The CMA in the UK believes that Giphy being in sole possession of Meta would not bode well for other media platforms that rely on GIFs.
The competition and markets regulator in the UK is looking to block the acquisition of Giphy by Meta Platforms (formerly Facebook). In May last year, Meta Platforms acquired Giphy with plans to integrate the popular online GIF platform with its own photo-sharing app Instagram. At the time, American news website Axios reported that the deal was worth about $400 million. However, the UK’s Competition and Markets Authority (CMA) wants to undo this deal.
According to a report by The Financial Times, this is the first time the agency is interfering with a deal involving a Big Tech company. The Financial Times ascribed the information to sources close to the matter. The report also added that the CMA has generally increased pressure on Big Tech companies.
The CMA’s Investigation into the Meta Acquisition of Giphy Began in June This Year in the UK
The investigation by the CMA into Meta’s finalized acquisition of Giphy began back in June. Two months later, the UK competition regulator stated that the acquisition negatively impacted overall GIF web supply. As the regulatory agency put it, this led to a “substantial lessening of competition in social media and display advertising, harming social media users and businesses in the UK.”
Because Giphy plays a pivotal role in supplying GIFs to social media platforms, the CMA provisionally adjudged that Meta should sell Giphy. This is to avert the potential consolidation of power Meta stands to gain by solely and outrightly owning Giphy. In addition, this could also see other media platforms like TikTok and Snapchat forced to cede more of their data just so they can access GIF content. However, the CMA has between now and December 1st to change or double down on its decision. In response to the CMA’s initial provisional decree, Meta issued a statement that reads:
“We disagree with the CMA’s preliminary findings, which we do not believe to be supported by the evidence. As we have demonstrated, this merger is in the best interest of people and businesses in the UK — and around the world — who use Giphy and our services.”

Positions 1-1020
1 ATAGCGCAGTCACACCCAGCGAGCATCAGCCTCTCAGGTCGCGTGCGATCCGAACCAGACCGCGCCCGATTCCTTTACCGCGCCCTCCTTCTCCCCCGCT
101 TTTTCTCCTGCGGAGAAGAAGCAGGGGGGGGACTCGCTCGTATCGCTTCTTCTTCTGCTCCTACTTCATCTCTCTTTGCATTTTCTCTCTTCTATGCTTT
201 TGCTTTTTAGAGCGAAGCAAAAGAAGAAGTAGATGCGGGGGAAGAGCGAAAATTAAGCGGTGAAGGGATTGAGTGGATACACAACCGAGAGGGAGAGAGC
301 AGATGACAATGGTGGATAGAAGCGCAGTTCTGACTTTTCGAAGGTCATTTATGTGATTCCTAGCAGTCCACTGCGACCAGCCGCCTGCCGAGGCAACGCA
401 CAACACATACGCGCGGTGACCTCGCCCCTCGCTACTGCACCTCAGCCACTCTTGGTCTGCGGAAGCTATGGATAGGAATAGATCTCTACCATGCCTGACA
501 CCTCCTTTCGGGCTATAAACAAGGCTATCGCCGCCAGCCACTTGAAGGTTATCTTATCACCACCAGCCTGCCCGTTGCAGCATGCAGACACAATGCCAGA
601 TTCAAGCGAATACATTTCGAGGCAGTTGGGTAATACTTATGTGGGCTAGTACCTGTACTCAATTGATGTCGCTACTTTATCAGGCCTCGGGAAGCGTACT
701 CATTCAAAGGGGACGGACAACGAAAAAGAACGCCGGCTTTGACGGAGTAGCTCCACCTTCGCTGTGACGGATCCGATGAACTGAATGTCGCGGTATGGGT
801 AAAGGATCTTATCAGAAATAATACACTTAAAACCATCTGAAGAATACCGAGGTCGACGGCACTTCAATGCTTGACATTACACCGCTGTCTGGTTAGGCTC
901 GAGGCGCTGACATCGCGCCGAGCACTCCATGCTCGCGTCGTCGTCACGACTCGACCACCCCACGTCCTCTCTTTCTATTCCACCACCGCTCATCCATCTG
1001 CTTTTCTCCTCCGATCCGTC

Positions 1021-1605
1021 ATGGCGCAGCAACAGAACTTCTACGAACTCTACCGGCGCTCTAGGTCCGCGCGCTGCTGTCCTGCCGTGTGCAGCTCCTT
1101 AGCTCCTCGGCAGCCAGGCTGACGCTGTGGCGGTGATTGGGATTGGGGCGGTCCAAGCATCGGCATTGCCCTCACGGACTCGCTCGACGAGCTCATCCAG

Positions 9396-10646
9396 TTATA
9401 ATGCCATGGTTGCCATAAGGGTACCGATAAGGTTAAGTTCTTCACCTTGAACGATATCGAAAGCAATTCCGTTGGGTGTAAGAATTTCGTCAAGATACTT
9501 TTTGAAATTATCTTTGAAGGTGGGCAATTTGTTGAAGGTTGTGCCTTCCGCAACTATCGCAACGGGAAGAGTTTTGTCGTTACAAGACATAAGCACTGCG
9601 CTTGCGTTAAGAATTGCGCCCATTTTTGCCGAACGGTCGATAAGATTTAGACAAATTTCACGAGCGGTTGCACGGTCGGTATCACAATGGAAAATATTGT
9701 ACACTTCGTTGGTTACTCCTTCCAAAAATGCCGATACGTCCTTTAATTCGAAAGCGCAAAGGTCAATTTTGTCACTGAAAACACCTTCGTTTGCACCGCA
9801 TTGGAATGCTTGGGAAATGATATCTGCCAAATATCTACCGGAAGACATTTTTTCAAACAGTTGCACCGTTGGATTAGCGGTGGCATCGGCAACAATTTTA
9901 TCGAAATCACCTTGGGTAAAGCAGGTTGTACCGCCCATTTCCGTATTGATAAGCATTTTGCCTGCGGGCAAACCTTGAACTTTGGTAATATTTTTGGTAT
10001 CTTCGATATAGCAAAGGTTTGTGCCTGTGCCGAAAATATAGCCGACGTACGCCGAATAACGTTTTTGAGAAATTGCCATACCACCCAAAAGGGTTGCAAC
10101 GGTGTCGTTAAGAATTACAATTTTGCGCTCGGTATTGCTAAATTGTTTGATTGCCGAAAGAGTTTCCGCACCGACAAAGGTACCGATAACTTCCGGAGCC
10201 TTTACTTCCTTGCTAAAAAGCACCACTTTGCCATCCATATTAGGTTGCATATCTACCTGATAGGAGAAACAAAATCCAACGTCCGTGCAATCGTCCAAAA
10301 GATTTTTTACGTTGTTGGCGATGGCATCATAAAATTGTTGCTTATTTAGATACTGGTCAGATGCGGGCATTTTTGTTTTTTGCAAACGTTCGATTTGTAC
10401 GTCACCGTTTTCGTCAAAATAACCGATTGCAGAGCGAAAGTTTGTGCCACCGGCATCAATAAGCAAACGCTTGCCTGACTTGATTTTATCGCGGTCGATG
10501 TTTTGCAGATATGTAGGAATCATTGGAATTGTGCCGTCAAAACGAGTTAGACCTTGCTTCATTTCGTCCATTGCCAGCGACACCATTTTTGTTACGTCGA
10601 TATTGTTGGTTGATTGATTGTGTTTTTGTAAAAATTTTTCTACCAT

Furthermore, the tech giant stated that it would continually work with the CMA in allaying some of these perceived “misconceptions.”
Regulator Looks to Step Up the Efforts on Regulating Big Tech
The CMA seems resolute in unwinding this deal as part of a broader stance in effectively policing Big Tech. In fact, the UK competition regulator is hosting a two-day summit starting today to further this campaign. Prominent among the event’s attendees are G7 competition heads who interface on managing tech businesses.
As of press time, both Meta and the CMA were yet to issue any official statements on the latest acquisition development. However, it is a well-known fact that both organizations have locked horns in recent times.
Only last month, the CMA slapped a £50.5 million fine on Meta for breaching an initial enforcement order. The said order was imposed during the CMA’s investigation into the acquisition of Giphy. In another instance, the UK regulatory body also issued a fine of £500,000 to the same company. This time, the offense was that the tech corporation changed its chief compliance officer at least twice without approval.